PS3 Review

Ridge Racer 7

Time to burn-up some Tokyo tarmac, with a next-gen twist

An ancient Japanese proverb (should) state: A new Ridge Racer game must be released with a new PlayStation console. PS1, PS2 and PSP have all launched with a Ridge by their side, and what do we have here? The PS3 arriving on the shelves accompanied by Ridge Racer 7. It seems as if nothing changes, and that is in fact, a very good thing.

The last few Ridge Racer games have been flat, tedious attempts to broaden the formula with story-driven gameplay, which lost track of the reason why the series was a success in the first place. That's to say, simplicity, via addictive arcade racing. Ridge Racer 7 is a welcome return to form because it doesn't try to do anything new. It is completely satisfied just delivering the turbo-charged thrills and powerslide-crazy cornering that made the original such a monster.

The back-to-basics approach means that anyone who has played a Ridge game before will be grinning like a boy racer within seconds of revving up the game, but if you're new to the franchise, here's what to expect. First, realism is not a focal point here. RR7 is in fact the anti-Gran Turismo, and it isn't too familiar with the laws of physics either. Cars are never referred to as such, instead going under the moniker of 'machines', possibly because despite looking like cars and sounding like cars, they move in a way you've never seen a car move before. They actually seem to levitate an inch or so above the track, surging along with absolutely no sign of traction to interfere with your quest for light-speed. Ridge Racer 7

The visual quality of Ridge Racer 7 is absolutely top-notch. With eye-watering displays of pin-sharp detail, stunning lighting effects and a 60 fps (frames per second) display, the graphics can at times leave you astounded. Just remember to keep your eyes on the road.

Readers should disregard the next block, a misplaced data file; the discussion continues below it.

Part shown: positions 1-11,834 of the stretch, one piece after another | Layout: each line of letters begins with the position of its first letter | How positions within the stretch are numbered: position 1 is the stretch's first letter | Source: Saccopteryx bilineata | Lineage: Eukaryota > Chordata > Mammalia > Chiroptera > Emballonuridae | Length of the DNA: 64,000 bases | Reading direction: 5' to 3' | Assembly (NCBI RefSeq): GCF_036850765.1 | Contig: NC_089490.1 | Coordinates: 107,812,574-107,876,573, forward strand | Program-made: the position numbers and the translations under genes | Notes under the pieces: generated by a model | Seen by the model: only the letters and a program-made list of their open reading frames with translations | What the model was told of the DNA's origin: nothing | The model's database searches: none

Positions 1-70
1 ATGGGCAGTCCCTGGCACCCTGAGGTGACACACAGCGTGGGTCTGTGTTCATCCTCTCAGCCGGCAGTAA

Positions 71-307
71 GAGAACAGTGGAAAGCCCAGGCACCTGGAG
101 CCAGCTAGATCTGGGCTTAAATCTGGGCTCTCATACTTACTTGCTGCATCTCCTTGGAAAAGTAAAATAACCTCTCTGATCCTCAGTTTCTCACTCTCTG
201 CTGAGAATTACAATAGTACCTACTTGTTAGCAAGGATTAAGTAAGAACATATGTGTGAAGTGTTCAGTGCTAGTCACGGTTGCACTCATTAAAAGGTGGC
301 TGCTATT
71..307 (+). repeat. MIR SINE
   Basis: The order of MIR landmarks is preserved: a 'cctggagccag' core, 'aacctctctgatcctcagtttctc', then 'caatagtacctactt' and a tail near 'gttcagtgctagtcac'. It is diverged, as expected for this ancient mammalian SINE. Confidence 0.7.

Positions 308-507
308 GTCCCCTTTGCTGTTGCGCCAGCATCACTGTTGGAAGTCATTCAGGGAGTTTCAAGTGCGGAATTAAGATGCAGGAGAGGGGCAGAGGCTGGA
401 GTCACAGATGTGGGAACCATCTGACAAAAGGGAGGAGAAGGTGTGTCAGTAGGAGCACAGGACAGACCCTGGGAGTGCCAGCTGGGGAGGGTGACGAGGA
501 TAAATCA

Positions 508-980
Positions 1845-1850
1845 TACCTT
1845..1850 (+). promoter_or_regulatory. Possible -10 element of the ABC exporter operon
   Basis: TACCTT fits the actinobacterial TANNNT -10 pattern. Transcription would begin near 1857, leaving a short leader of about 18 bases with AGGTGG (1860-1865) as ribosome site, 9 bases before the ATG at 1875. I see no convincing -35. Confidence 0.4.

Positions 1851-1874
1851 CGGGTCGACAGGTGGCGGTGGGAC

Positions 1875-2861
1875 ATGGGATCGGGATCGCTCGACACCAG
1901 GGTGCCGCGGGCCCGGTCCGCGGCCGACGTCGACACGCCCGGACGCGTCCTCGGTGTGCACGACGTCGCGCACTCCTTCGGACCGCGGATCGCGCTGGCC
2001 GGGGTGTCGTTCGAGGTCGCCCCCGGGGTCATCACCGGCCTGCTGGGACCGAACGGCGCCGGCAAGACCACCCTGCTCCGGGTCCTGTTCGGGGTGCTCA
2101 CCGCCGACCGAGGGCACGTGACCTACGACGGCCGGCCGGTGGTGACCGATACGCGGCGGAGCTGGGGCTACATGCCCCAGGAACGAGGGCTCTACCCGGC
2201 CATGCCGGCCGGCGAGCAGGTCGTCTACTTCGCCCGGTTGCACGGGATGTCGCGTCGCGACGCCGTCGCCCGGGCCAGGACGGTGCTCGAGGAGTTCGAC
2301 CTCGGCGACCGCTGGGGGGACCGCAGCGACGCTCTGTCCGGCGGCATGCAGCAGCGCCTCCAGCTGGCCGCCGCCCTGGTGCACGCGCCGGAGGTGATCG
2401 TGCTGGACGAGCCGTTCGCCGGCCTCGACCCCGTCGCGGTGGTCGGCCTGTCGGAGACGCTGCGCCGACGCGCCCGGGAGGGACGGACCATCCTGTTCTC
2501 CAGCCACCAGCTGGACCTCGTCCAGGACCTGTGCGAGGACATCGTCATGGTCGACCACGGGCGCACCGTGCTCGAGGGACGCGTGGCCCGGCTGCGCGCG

The 'machines' don't see any need for slowing down, either. As you approach a corner, take your finger off the accelerator for fraction of a second, swing into the apex of the bend and stare in wonder as the vehicle power slides round with hardly any loss of speed. Of course, you might turn too heavily and end up sideways on the track, skidding as you fight to keep your back-end in line with your front tyres, a quick turn into the skid will see you right. Even though you always feel as if you're on the verge of losing control, these cars don't want to spin out and will gladly drift along until you correct them. Just make sure you don't crash into the barriers - a sure-fire method of dropping from first to sixth and perhaps the only way of losing serious momentum in the game.

As if the game's precision handling with the analogue stick isn't a challenge in itself, Ridge Racer 7 also supports Sixaxis control. You steer by simply leaning the pad left or right and you change gears by tilting up and down. Unlike say, MotorStorm, the Sixaxis controls seem somewhat of an afterthought here. Far too unresponsive for such narrow margins, you may try it once but I doubt you'll try it again.

With non-stop speed and breakneck corner taking, this is clearly an abstract racer in the Burnout mould right? Wrong. What makes Ridge Racer unique is that, even though the entire race is driven at top speed, it requires total concentration, control and pin-point precision to capture the chequered flag. Your performance has to be consistent throughout. To help you achieve success, here's a few tips. On the starting grid, keep and hold your rev counter at the three-quarter mark to storm out of the blocks. Maintaining maximum speed throughout, overtake traffic by using the slipstream of the car in front. Also, try not to hit any rivals or barriers, and most importantly of all, make sure you drift with the grace of a "drift king" to fill up your boost meter - without which you don't stand a chance of winning. The slightest error can cost you the race and while that may infuriate a few, the large majority will revel in this neo-future quest for slick artistic perfection. Ridge Racer 7

84%
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